Sunday, April 16, 2006

Relationship and Resurrection

1 Corinthians 15:1-11

There is an old Arab parable about a merchant in Baghdad who sent his servant to the market one day. Before very long, the servant returned, white and trembling with fear. There was great agitation in his voice as he said: "Master, down in the market place I was jostled by someone in the crowd. When I turned around, I saw that it was Death who had jostled me. She looked at me and made a threatening gesture. Master," he said, "please lend me your horse, for I must hasten away to avoid Death. I will ride to Samara and there I will hide, and Death will be
unable to find me."

The merchant lent his horse and the servant galloped away in a great hurry. Later, the merchant went down to the market place and saw Death standing in the crowd. He went over to Death and asked: "Why did you frighten my servant this morning? Why did you make a threatening gesture?"

"That was not a threatening gesture," Death replied. "It was only a start of surprise. I was astonished to see him here in Baghdad, for I have an appointment with him tonight in Samara." (Five Minutes After Death, on-line sermon by Robert L. Allen)

Each of us has an appointment in Samara. We all realize that death is a realistic fact that comes to everyone. It comes to the king in his palace ... to the beggar beside the road ... and to the animal hiding in its hole. But what happens to us after death? Are we like candles blown out in
the wind? What happens to us after this life?

We talked about heaven during the Confirmation Class. In fact, the course began with a simulation game. One person got to sit in a special seat called the "throne of God" and pretend he or she was God. The rest of us got to ask God questions. It felt good when I got to pretend to be God. But I was relieved when I got to get off the "hot seat" and stop answering those hard questions. Hard questions such as why do some teenagers die in a car wreck? Why do some babies die during childbirth? Hard questions with no easy answers. Especially the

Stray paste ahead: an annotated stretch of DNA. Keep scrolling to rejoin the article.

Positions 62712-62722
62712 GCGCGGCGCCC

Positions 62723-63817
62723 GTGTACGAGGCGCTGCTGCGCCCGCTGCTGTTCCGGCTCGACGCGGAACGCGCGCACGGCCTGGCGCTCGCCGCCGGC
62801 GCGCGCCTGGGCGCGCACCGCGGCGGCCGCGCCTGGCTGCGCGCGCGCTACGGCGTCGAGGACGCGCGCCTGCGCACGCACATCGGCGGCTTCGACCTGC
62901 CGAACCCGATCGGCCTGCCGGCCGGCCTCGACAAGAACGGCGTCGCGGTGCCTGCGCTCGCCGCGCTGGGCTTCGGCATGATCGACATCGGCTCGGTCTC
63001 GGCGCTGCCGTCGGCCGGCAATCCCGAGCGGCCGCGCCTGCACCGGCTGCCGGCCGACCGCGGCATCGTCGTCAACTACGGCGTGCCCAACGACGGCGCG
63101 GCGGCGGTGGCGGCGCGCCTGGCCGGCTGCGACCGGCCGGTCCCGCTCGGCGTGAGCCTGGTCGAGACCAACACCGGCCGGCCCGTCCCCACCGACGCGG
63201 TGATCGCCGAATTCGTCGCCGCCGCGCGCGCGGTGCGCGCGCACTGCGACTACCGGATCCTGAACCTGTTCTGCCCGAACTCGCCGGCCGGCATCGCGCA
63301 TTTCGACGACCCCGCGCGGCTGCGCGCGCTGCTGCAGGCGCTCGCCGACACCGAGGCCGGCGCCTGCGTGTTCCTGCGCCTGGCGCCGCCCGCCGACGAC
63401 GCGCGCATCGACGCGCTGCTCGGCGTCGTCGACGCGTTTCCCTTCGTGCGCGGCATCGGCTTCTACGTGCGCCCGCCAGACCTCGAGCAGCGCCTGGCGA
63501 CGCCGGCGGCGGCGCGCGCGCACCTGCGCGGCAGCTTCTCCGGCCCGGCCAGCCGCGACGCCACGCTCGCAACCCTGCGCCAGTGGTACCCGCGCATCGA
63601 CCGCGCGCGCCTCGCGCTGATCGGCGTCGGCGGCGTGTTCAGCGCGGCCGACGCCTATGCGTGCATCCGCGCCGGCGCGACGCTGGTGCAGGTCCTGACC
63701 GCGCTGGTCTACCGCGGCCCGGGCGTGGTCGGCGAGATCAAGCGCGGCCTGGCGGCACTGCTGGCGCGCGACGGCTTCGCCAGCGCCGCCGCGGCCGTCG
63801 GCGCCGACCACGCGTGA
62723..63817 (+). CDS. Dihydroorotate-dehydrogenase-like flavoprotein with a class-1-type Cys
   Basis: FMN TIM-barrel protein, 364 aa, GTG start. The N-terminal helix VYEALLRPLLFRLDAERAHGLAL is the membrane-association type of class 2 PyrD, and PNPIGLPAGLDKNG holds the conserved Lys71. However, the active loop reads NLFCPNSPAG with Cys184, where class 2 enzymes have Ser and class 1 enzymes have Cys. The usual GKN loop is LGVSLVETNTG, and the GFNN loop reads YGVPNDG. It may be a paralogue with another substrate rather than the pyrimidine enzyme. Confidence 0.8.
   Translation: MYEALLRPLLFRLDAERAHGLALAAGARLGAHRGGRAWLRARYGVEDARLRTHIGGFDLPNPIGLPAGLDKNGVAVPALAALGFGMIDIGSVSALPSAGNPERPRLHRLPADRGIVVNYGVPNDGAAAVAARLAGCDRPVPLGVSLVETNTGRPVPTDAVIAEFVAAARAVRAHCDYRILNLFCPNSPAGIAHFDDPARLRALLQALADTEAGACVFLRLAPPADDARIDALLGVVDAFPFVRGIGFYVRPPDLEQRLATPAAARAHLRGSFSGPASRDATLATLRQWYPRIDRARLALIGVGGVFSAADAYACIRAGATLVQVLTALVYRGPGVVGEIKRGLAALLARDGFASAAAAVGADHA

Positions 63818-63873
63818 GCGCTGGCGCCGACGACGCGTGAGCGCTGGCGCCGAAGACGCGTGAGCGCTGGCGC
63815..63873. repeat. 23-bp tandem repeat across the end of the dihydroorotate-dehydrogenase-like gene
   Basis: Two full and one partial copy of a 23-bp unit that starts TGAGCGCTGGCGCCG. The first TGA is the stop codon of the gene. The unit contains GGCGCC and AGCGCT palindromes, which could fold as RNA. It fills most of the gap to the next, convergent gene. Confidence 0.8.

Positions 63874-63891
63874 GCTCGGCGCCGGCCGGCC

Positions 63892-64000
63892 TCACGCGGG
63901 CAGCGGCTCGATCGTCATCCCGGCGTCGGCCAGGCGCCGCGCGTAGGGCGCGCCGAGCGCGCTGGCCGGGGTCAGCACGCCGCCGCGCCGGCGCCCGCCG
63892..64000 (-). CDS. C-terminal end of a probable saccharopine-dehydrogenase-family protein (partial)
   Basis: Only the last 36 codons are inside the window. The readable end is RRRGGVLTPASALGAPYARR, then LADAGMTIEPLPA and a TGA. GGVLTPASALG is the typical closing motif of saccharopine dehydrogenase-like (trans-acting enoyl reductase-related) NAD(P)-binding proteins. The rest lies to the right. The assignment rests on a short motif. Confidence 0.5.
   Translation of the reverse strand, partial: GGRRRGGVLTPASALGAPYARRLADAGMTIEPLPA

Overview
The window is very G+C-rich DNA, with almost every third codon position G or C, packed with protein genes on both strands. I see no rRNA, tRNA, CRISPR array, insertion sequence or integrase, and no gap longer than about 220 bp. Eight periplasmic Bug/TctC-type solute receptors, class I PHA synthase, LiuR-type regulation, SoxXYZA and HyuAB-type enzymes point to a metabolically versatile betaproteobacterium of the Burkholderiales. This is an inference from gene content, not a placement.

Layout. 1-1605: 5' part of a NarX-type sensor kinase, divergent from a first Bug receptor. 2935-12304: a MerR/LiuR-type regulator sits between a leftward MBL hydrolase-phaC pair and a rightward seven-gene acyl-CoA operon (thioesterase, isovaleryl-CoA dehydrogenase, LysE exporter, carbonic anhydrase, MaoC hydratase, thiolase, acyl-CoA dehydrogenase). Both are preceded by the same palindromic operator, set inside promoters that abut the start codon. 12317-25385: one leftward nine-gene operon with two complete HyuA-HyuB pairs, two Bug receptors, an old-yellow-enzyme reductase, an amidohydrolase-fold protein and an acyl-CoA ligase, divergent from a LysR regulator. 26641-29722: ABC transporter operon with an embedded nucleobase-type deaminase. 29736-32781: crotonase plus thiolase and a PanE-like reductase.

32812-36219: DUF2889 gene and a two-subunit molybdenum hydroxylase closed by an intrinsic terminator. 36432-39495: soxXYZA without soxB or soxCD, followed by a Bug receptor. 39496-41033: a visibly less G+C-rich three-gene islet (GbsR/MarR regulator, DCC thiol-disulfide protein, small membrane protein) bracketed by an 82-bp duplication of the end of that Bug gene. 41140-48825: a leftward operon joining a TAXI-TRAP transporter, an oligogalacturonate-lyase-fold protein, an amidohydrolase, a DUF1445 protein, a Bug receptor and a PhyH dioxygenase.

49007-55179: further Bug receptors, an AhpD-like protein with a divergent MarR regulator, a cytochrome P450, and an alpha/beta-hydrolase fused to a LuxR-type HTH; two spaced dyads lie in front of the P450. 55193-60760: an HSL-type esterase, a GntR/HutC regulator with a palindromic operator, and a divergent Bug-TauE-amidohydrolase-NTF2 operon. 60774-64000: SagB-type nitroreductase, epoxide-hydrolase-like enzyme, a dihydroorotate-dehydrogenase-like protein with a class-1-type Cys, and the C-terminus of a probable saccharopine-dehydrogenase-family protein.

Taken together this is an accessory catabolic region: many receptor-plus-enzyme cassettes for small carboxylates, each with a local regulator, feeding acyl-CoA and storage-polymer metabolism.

questions about death.

Today's words to us by the apostle Paul do not pretend to answer these hard questions. But they do put all such questions within the context of our Easter affirmation. Paul is talking about the
resurrection of Jesus Christ. He gives us a litany of people to whom Christ appeared after he died. Paul says the risen Christ appeared to Cephas ... then to the twelve ... then he appeared to more than five hundred brothers and sisters at one time ... then he appeared to James
... then to the apostles ... and last of all, the risen Christ appeared also to me.

Thank God for that little phrase: Also to me. That is the key phrase for our Confirmation Class, and for us as well.That is the key phrase for us as well, because, it is good to know that Christ appeared to Cephas ... and I'm glad to know that Christ appeared to the twelve disciples ... I'm sure they needed some reassurance after all they'd been through. And I'm astounded to learn that the risen Christ appeared to more than five hundred brothers and sisters at one time
... and I'm not surprised to hear the risen Christ wanted to spend some time with his brother, James, before he ascended into heaven.

This is encouraging and uplifting information. But Christianity is not primarily about information. Even when that information is about the risen Christ. No. Christianity is about a relationship with the risen Christ. So the key part of our text today is when Paul says the risen Christ appeared also to me.

Friends, let me be candid with you. I have experienced those words of Paul. The risen Christ has appeared also to me. I have experienced the risen Christ on more than one occasion. I've had that feeling you get when you know someone else is present even though you can't see them with your eyes. I've had that feeling. The certainty I sometimes get that the risen Christ is present as I sing a hymn or listen to the organ during worship. Those are some also to me moments. Or how about those moments during morning prayer when I sit in quiet solitude listening for Christ to speak and he says nothing but I feel his love warm my heart and that says everything. So yes, friends, Christ has appeared also to me. And here is our Easter affirmation. Christ has